Guest Post: Historical Fiction vs. Historical Novels

I’m thrilled to host historical fiction author, Margaret Skea, who is kicking off a discussion about the difference between “historical fiction” and “historical novels”. Please leave your thoughts in the comments below!

And without further ado…

By Margaret Skea

Last weekend I had the huge pleasure of appearing at an historical fiction festival in a little town in the Highlands of Scotland, organised by probably the most enthusiastic bookshop owner in Britain – a small lady (who makes me feel tall) with a huge heart, named Marjory Marshall.  It will be a big loss to Scotland’s literary scene if she ever retires.

The format was interesting and a little different. It was a whole day event, though folk could choose to come to the morning or afternoon sessions or both. 

Each of the authors had a chance to introduce their book and give a short reading, followed in both sessions by a panel discussion, with the audience also participating.

I was chairing the morning panel discussion, focusing on four historical periods – the Reformation, Mary Queen of Scots’ lifetime, the Covenanters, and the Cromwellian era. We covered issues including the influence and important of religious belief to characters and to plot; writing about conflict; handling the interaction between historical and fictional characters; conveying a sense of place; and the pros and cons of different tenses and viewpoint.

All good stuff, particularly the varied perspectives and approaches to writing which were revealed, and it was clearly of interest to the very responsive audience.

The controversy, though, came in the afternoon session, which divided us authors into two distinct camps. It began with a seemingly innocuous question about balancing fact and fiction and finished with Marjory suggesting a way of defining and dividing historicals into ‘historical fiction’ and ‘historical novel’.

Now, I’ve always thought of myself as an historical novelist, and it seems by Marjory’s definition, I may be right. Two authors were ranged alongside me, with the remaining two on the other side of the debate.

Of course my novels are works of fiction – they certainly don’t purport to be non-fiction – but two aspects are really important to me – creating as authentic a picture of the period as I can, based on solid research and, crucially, when I am dealing with an historic character, trying to present as close a reflection of the real person as is possible, given the historical evidence available.  I finish my ‘Authors note’ in my Katharina books with the statement:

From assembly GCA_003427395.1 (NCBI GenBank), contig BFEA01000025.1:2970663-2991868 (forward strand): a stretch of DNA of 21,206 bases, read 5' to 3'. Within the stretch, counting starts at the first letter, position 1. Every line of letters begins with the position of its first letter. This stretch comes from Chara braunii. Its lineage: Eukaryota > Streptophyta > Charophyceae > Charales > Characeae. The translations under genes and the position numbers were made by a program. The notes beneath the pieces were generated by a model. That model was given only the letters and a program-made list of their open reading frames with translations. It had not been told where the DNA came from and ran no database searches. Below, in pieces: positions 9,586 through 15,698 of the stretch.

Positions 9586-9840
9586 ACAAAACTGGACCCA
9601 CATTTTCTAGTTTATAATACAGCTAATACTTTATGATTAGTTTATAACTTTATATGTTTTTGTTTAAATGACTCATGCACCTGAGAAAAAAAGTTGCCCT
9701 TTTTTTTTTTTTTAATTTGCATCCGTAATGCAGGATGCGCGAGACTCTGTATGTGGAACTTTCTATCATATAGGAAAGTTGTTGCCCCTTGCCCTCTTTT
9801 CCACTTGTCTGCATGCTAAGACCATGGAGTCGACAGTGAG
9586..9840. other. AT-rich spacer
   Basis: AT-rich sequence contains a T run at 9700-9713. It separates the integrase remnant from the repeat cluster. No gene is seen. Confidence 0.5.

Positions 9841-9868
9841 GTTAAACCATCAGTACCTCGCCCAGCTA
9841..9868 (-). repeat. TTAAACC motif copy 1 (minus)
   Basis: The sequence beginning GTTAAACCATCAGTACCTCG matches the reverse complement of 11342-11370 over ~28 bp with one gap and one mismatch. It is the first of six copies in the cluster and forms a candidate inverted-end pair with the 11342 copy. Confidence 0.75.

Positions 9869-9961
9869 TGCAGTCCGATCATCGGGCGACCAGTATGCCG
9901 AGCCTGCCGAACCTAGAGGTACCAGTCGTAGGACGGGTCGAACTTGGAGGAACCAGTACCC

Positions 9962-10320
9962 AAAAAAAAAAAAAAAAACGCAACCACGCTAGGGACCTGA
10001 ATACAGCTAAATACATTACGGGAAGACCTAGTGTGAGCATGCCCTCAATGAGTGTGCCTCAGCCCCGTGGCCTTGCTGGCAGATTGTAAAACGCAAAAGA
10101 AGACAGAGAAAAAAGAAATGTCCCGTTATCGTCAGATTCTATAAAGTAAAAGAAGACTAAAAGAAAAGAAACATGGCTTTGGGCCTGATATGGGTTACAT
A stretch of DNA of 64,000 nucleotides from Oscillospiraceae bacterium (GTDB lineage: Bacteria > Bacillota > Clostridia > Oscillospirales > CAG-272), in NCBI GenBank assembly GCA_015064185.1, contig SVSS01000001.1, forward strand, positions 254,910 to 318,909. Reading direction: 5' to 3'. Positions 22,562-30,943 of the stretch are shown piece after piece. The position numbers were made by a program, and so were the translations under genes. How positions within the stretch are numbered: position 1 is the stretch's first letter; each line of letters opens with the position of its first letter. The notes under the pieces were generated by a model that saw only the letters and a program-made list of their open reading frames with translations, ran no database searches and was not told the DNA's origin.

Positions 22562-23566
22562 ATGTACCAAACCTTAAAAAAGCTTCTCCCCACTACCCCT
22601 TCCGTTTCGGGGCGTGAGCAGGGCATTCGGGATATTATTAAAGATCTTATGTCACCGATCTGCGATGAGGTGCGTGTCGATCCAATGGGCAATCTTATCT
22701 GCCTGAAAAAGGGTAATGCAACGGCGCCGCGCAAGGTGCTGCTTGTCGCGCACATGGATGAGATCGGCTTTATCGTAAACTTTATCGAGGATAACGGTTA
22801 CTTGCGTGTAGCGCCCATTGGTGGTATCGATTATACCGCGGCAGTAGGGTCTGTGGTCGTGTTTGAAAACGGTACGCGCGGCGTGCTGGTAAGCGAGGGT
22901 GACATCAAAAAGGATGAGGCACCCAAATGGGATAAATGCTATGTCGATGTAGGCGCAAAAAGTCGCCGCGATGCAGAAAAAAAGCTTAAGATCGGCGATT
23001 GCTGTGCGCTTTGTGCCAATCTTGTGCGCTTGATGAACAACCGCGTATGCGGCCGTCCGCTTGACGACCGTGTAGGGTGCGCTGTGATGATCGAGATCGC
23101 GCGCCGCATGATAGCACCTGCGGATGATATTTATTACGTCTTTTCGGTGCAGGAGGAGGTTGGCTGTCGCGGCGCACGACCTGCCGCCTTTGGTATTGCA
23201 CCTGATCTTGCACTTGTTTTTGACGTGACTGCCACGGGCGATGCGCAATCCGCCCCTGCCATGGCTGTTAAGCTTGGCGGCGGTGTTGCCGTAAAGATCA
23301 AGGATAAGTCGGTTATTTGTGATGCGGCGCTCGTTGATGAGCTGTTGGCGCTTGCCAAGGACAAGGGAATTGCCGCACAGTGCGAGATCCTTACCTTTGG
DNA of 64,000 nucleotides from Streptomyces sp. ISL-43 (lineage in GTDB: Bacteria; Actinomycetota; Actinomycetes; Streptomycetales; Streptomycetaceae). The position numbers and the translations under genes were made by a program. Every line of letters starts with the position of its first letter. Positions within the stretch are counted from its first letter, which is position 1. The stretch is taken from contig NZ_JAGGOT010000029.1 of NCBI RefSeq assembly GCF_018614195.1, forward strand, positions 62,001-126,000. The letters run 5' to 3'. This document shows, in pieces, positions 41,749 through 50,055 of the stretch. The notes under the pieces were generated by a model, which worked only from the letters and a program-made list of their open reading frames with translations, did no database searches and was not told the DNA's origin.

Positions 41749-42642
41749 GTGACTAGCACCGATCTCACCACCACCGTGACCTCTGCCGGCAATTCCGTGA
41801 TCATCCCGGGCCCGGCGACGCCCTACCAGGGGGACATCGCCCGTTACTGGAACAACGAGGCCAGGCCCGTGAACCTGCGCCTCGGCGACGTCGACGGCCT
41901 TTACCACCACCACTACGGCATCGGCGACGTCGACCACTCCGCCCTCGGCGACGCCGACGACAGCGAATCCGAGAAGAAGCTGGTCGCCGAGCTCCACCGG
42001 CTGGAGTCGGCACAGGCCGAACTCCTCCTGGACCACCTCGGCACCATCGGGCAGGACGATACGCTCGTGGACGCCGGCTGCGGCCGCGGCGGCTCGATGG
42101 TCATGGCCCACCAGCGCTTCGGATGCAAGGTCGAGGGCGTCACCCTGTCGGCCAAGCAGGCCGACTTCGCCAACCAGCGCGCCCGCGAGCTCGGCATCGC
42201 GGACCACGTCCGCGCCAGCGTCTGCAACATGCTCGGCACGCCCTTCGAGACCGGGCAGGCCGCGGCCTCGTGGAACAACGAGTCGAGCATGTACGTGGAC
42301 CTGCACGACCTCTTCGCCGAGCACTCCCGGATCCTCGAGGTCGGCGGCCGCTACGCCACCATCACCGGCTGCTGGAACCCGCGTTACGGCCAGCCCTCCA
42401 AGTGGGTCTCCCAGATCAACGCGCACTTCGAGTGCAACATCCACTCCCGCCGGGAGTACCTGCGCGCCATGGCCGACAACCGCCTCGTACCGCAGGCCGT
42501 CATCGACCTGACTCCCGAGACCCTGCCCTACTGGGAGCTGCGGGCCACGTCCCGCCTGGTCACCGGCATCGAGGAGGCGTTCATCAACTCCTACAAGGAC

‘This book is a work of fiction, and although based on extensive research, the Katharina depicted here is my own interpretation. I hope I have done her justice.’

It is that final sentence which really matters to me, and it is in this area of a ‘moral responsibility’ to historical characters, however long dead, where the division of opinion emerged. All five of us believe absolutely in the essential nature of good research to underpin our writing, but those who opposed my view, did so on the basis that the needs of story are paramount and trump the evidence.

Now, I don’t have a problem with tweaking minor points of history if the story demands it, though it’s unlikely to be controversial, and I will always confess any deviation from attested history in my author’s note; but what I won’t do is to ‘bad mouth’ an historical character, without good evidence. And this was the crux of the debate. One author was happy to make her main (historical) character have an affair because she felt it added to the impact of the story, despite the lack of any evidence. ‘This is fiction’ she said, ‘If the story demands it, do it.’

There are several counter arguments to this view – amongst them a responsibility to living descendants of the character in question, the realistic or otherwise depiction of the person concerned and, importantly, the fact that, like it or not, many people learn their history from fiction. That being the case, as well as a moral responsibility to the character, I also feel a responsibility to readers, not to mislead them. The opposing authors felt equally strongly that any misinterpretation of history remains the reader’s own responsibility.